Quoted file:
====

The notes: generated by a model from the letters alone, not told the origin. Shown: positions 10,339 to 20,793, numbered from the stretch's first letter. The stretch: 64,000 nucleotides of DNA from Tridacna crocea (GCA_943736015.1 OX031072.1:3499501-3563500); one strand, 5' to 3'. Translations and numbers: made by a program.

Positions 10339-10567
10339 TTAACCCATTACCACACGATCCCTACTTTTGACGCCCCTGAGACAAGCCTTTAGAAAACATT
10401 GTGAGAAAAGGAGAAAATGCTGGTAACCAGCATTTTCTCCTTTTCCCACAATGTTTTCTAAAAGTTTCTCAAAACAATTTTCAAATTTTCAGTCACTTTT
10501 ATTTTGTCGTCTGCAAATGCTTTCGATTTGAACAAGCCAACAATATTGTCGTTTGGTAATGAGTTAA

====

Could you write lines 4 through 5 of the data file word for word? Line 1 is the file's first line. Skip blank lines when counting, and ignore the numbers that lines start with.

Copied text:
10401 GTGAGAAAAGGAGAAAATGCTGGTAACCAGCATTTTCTCCTTTTCCCACAATGTTTTCTAAAAGTTTCTCAAAACAATTTTCAAATTTTCAGTCACTTTT
10501 ATTTTGTCGTCTGCAAATGCTTTCGATTTGAACAAGCCAACAATATTGTCGTTTGGTAATGAGTTAA